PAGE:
One thing about what we could think of is the rise of maps in the GPS era, seeing maps used in all kinds of apps and safety features. Uber has something where you can now ask someone to watch your ride on a map, so they know if your Uber gets waylaid. These features are really interesting. They promote a kind of ubiquity that we should always know where something is, and we should always be able to double-check and have that information available. It actually has the effect of making the lack of information interpreted as a sign of danger or emergency. So, if you become accustomed to relying on these features, know where things are, what is happening, where your friends are, and who got home, and you suddenly don’t have that? It creates a really different emotional stake than we would have had 20 years ago, and no one had this information. My mother never knew where I was at college! And it didn’t worry her because that wasn’t a sign of potential danger. But when we interviewed current college students, many of their parents are using maps to see where they are and to ensure they are okay. And when they can’t or are not where they’re supposed to be, they get phone calls because parents worry. It’s a really different mediation of risk and danger that I don’t think was on my radar before this.
Volha Verbilovich: In the book, you address the surveillance of care as a category that describes these developments. And you also reflect on the infrastructural media activism practices. To what extent do you think the infrastructural media activism could mitigate data-driven surveillance of care?
Elizabeth Ellcessor: I think that there’s a way in which we equate surveillance with care. Thinking through intentional ways to care about people in our lives without subjecting them to constant surveillance is something that we can do. And I give the example of college students seeking their friends on Snapchat. Some don’t do that, and they only text each other at a set time. So, they have moments of contact but not constant tracking. It also cuts out, in many cases, the third-party technologies that are doing the mapping and tracking. Rather than hand over your location data to Snapchat, you’re texting your friend: “I will text you at 1 am, letting you know”. So, you have some intentional moments like that. And then you also have people who are, in some cases, using mapping to highlight other kinds of needs and emergencies, taking this representational system that we’ve come to understand, and using it to map things like safe spaces, trans bathrooms, housing markets. I saw one project essentially based on the idea that the emergency was not simply COVID; the emergency was the housing crisis as rents were raised and people were struggling. Therefore, they had mapping of average rents and changes in rents in various locations as a way of signaling that something was happening. So, here’s the map that will produce some of that effect of emergency and maybe draw attention to an issue.
Volha Verbilovich: One of the key findings of your research is that emergency and emergency media are fundamentally racialized. To what extent is this argument specific to the United States cultural context?
Elizabeth Ellcessor: It’s a good question! I’m very much an Americanist. So, I certainly know the US context best. And I do think that some elements are specific to US history and the way that the legacies of slavery impact the legacies of the prison system and impact the way that we think about emergency and policing. These things are all part of the same story. I would be surprised if you don’t see similar historical dynamics playing out in other countries. The various racial or ethnic divides might look different, but I think you do see a similar kind of valuation at play in a discourse of emergency where some people are constructed as the core of the nation and the most valuable, and some people are not, whether that is a matter of ethnic minorities or immigrants or both. People who are intended to be protected by emergency systems are often those who are most privileged and centered within the given context. I use my colleague Jennifer Rubenstein’s definition of emergency in the book pretty heavily. She is a political scientist who studies international development and peacekeeping. She was writing about the emergency in the context of global human rights violations and how, in those moments, receiving aid becomes a matter of being intelligible to the institutions that provide that aid. So if you want to look into that in a more detailed way, I would absolutely recommend her work as a jumping-off point to very different contexts.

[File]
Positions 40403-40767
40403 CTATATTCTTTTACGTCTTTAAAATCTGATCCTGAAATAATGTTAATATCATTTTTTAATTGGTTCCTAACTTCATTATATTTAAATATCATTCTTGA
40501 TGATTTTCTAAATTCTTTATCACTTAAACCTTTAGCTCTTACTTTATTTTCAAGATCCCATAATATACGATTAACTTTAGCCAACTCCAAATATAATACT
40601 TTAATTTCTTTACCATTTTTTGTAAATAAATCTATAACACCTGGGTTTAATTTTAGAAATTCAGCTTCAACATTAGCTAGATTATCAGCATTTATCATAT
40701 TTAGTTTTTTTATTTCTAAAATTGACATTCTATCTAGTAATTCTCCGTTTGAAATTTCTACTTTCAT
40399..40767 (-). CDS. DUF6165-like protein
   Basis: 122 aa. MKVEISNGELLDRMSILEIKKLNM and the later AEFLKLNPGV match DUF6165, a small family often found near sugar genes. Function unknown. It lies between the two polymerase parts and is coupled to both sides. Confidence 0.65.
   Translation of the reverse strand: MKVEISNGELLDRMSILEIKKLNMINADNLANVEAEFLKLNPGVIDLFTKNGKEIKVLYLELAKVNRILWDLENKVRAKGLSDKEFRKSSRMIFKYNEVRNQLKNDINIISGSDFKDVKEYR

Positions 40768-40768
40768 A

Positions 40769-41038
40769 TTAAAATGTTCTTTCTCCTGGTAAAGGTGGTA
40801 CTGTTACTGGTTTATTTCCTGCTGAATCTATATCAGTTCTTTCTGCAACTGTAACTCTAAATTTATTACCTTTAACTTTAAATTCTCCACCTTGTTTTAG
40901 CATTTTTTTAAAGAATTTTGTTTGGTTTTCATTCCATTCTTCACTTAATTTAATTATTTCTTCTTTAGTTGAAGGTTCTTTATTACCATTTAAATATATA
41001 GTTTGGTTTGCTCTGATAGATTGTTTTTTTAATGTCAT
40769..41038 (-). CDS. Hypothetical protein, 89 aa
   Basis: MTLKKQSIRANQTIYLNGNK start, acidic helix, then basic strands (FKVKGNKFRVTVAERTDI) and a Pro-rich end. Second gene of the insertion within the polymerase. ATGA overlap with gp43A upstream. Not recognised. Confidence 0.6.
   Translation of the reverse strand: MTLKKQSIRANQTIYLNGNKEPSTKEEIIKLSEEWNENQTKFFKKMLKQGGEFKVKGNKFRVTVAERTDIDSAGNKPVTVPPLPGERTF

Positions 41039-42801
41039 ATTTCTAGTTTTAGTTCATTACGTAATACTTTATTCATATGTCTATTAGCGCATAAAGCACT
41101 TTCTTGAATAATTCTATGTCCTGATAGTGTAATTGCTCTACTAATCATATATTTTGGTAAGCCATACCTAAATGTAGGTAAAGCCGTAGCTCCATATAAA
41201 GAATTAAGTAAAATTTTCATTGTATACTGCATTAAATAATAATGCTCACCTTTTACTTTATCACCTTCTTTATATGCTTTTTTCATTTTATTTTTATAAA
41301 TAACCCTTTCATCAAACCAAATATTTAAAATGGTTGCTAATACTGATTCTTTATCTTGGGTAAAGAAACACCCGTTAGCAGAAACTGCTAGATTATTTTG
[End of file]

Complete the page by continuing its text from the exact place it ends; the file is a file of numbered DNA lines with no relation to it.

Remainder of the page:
Volha Verbilovich: What was the most challenging part of doing emergency media research? How did you find ways to fix those challenges or take a lesson from them?
Elizabeth Ellcessor: I think my biggest challenge in this project was, honestly, the scope. It could have been about many different things. And it is, like you mentioned, full of many different examples. I was trying to pull together something that was broader than a simple case study. And that addressed a lot of common-sense things that people would expect from a book about the emergency. So, I wanted to ensure that some of the things that we all, in a US context, expect to be there were there while still being able to include interviews with users of these systems, with workers. We didn’t get to talk a lot about this. But I find that talking to people who work in emergency media was central to my understanding of how it functions, whether those were 9-1-1 operators, emergency managers, or scholars of disaster. Focusing on how people who are “in the weeds” with this understand it, versus how a broader culture understands it, was very helpful in finding key dynamics and pressure points. I’m obviously situated in media studies, so I’m going to write a book about media. But a crucial part of the book for me was coming to understand that media are literally mediating the circumstances between the emergency and the resources at stake. And in that process, the media systems become a kind of pressure point, they become a place where small changes have big effects and where the agency of workers can actually also have big effects. On the one hand, it should lead us to value their work, and, on the other hand, it should lead us to think more intentionally than we often do about what those jobs are, who is doing them, and how they’re valued or not valued, and how they are being changed. As we see AI technologies brought into these systems, what are we losing when we lose that expertise?